Published DateGILFORD — Chip Veazey said it seemed as though his team was marching toward a victory on Saturday night, when Gilford High School hosted Campbell in the quarter-final round of the NHIAA Division III basketball tournament. Campbell had jumped out to an early lead, but Gilford charged back, outscoring the visitors in the second period. Before the Golden Eagles could finally dig themselves out of the hole, though, the final buzzer sounded. Campbell had held on to win, 57-55.
"We got off to a slow start," Veazey said on Monday, after having a day to think about the game. Campbell had throttled Gilford's offense by employing a "diamond plus one" defense – a four-man zone with the fifth player assigned exclusively to shut down Josh Joyce, the Golden Eagles' leading scorer. Veazey said his team wasn't "completely surprised" by the defensive look, and had in fact spent a day of practice preparing for such. However, solving an anticipated problem at practice is different than facing the real thing in a game, the Eagles found out. "It took us half a game to figure out what we wanted to do."
The Eagles, who came into the game as the fourth seed in the tournament and favored over the fifth-seeded Cougars, went into halftime looking at a nine-point deficit. By that point, Veazey said, his offense had found a way to find shots and the Eagles defense allowed the team to pull within one by the end of three and had tied the game early in the fourth.
As is always tempting after a close loss, Veazey looked back at missed opportunities that could have swung the decision in his favor. A missed open layup, a couple of uncontested but unsuccessful three-point attempts by an otherwise sure shooter, free throw attempts that bounced off the rim, Gilford was unable to assert command of the game. Making Gilford's mis-steps all the more glaring was Campbell senior guard Max Gouveia, who scored 21 points in the game. Many of those points came from the free-throw line, as Veazey said his players had trouble defending Gouveia's drives. "We put him on the line way too much."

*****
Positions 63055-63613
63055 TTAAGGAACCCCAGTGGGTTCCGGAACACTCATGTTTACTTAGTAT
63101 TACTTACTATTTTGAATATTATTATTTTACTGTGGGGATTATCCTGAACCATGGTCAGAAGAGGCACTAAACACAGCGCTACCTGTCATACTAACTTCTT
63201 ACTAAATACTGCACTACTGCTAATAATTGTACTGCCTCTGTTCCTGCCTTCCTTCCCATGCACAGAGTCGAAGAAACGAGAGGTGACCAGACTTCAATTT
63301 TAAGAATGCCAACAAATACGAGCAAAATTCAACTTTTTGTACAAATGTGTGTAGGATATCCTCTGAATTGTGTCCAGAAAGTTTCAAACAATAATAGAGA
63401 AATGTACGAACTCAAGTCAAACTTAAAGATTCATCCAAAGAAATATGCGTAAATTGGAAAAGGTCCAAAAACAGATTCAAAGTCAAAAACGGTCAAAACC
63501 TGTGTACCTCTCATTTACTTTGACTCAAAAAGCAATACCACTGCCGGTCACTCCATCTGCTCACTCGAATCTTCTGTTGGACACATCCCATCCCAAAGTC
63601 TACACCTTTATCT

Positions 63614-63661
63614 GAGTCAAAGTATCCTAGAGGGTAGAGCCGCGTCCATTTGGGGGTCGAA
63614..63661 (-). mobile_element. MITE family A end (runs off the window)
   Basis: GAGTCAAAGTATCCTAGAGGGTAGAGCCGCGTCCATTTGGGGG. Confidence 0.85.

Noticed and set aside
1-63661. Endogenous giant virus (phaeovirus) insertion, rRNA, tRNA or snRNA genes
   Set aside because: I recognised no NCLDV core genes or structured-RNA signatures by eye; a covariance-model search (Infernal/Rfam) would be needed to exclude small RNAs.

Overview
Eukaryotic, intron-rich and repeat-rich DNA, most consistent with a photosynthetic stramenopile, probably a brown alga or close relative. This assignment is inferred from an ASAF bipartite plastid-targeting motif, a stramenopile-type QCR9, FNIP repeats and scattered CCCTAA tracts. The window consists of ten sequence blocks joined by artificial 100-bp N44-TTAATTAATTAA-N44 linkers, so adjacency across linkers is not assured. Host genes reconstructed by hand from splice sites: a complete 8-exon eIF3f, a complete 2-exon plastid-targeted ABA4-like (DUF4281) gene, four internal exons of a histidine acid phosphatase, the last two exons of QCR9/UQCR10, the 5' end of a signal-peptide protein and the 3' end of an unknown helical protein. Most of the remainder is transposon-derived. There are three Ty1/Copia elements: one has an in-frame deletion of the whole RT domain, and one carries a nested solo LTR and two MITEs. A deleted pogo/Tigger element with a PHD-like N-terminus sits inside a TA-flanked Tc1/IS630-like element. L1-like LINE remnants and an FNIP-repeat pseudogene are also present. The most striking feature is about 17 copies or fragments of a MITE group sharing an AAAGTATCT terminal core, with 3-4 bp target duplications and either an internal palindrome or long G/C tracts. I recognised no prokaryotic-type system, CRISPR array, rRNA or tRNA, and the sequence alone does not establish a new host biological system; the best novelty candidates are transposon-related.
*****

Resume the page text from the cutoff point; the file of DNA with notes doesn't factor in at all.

Regrets aside, Veazey said there were several aspects of the game the Eagles can be proud of. "We adjusted well, our defense for the most part was pretty good." Veazey saw great performances from seniors Sam Prescott and David Sykie, who led the team's offensive production. He also liked what he saw from younger players, such as Rich Edson, Cam Partridge and Jack Athanas. Max Troiano, a sophomore, "has really stepped up for us," said Veazey. Joyce is also a sophomore, as is Kaleb Orton, who has grown into a powerful post player.
Although this season ended abruptly for Gilford, Veazey noted that he's only losing three seniors this year. "Everyone else is back. We had a very competitive JV team, the future is bright for this program."
"It's a nice group of kids, things look pretty good," he continued, explaining that the players exhibit certain intangible qualities that mark a winning team. "The chemistry is good, that's always important. They played well together."